From Build It Back Center’s Sea of Gray, Residents Wonder When the Hopelessness Will Wash Away

From Build It Back Center’s Sea of Gray, Residents Wonder When the Hopelessness Will Wash Away

John Cori stands in the basement of his Rockaway Beach home that was devastated during Hurricane Sandy.  Photo by Anna Gustafson

John Cori stands in the basement of his Rockaway Beach home that was devastated during Hurricane Sandy. Photo by Anna Gustafson

The Build It Back office at Fort Tilden in Breezy Point is a sea of gray: gray carpeting and gray cubicles spread out across an expansive room where workers speak in a flood of acronyms that, when deciphered, essentially seem to mean much of the same – the help residents applied for following Hurricane Sandy has not, 18 months after the storm, yet arrived.

This isn’t to say the employees at the Build It Back center – where denizens of South Queens and Rockaway must go when they need to speak with someone from the program that was originally set up by former Mayor Michael Bloomberg in an attempt to assist people trying to rebuild their homes in the wake of Sandy – aren’t trying to help on an individual level. Last Friday, when Rockaway Beach resident John Cori went to the office, he was greeted cheerfully by people who had worked with him before and was seen pretty much as soon as he walked into the site.

But, Cori stressed, well-intentioned individuals seem to be swallowed by a system that everyone from homeowners to elected officials have lambasted as an abysmal failure. When Mayor Bill de Blasio replaced Bloomberg in January, construction had started on zero homes in the Build It Back program and just one reimbursement check had been issued. That number has grown, with 17 homes currently undergoing construction citywide – including five in Queens – and 79 checks being issued to reimburse individuals for Sandy-related work they already paid for – but these numbers, Cori and others have said, seem overwhelmingly small when compared to the approximate 20,000 people who have applied for assistance. Of those who have reached out for help from the city program that is being funded with federal dollars, many remain unable to move back into homes, on which they are still paying a mortgage, and others have taken out thousands of dollars in loans or emptied retirement savings and children’s college funds to pay for repairs to homes destroyed in a storm that brought a level of destruction residents had never seen in a lifetime.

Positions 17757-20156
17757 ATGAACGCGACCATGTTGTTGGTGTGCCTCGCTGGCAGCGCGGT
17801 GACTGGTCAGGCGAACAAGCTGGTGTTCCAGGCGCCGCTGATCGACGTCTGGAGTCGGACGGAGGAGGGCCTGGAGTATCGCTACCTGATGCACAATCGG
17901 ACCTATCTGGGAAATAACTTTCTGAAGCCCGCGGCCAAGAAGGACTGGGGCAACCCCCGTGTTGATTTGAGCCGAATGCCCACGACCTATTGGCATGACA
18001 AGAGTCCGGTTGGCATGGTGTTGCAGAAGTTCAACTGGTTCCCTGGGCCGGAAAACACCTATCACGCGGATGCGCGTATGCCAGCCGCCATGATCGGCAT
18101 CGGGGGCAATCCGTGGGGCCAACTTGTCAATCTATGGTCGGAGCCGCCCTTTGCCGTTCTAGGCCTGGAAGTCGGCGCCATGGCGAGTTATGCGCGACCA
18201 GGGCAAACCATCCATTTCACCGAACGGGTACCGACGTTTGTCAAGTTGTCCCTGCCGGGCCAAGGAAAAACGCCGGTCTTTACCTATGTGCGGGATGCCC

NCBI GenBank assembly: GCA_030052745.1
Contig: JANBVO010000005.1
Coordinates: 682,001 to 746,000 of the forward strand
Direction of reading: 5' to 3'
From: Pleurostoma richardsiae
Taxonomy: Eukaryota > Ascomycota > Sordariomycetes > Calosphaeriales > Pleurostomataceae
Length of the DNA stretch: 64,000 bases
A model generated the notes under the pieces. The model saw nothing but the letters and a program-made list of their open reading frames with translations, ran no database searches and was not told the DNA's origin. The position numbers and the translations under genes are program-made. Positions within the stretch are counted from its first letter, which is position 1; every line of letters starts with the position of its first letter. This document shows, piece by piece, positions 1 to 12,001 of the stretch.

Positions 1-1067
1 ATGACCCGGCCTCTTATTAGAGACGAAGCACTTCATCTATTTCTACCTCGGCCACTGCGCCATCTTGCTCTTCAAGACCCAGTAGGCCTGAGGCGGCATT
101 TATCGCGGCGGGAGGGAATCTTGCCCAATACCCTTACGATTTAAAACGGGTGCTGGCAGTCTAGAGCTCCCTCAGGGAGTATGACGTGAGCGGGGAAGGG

Like every single applicant with whom The Forum has spoken, Cori’s Build It Back paperwork has been lost – he has been told six times that documents he supplied could not be found – and he has never been contacted by city officials about the status of his application.

“The fact that this is still going on to this day is incredible,” Cori said as he waited on word about the status of his application at the Fort Tilden office last Friday. “They’re hoping people just give up.”

And while some residents have stopped pursuing Build It Back, many have said they continue to battle the red tape because they are hemorrhaging financially, with the storm leaving some to shell out six-figure dollar amounts to be able to move back into their houses.

Amy Peterson, who de Blasio recently appointed as the new head of Build It Back a little more than one month ago, is urging individuals to not completely lose faith – though she has conceded at recent meetings in South Queens that she knows the program has a long way to go before it gains the trust of residents whose lives were turned upside down by Sandy – and who have, for the past year and a half, taken on what is a basically a full-time job battling insurance companies and government agencies for the aid that was promised to them.

“It’s very clear, 18 months after the storm, the program is not working the way it needs to work,” Peterson said at the Howard Beach-Lindenwood Civic meeting Tuesday night.

“But do not give up,” she continued.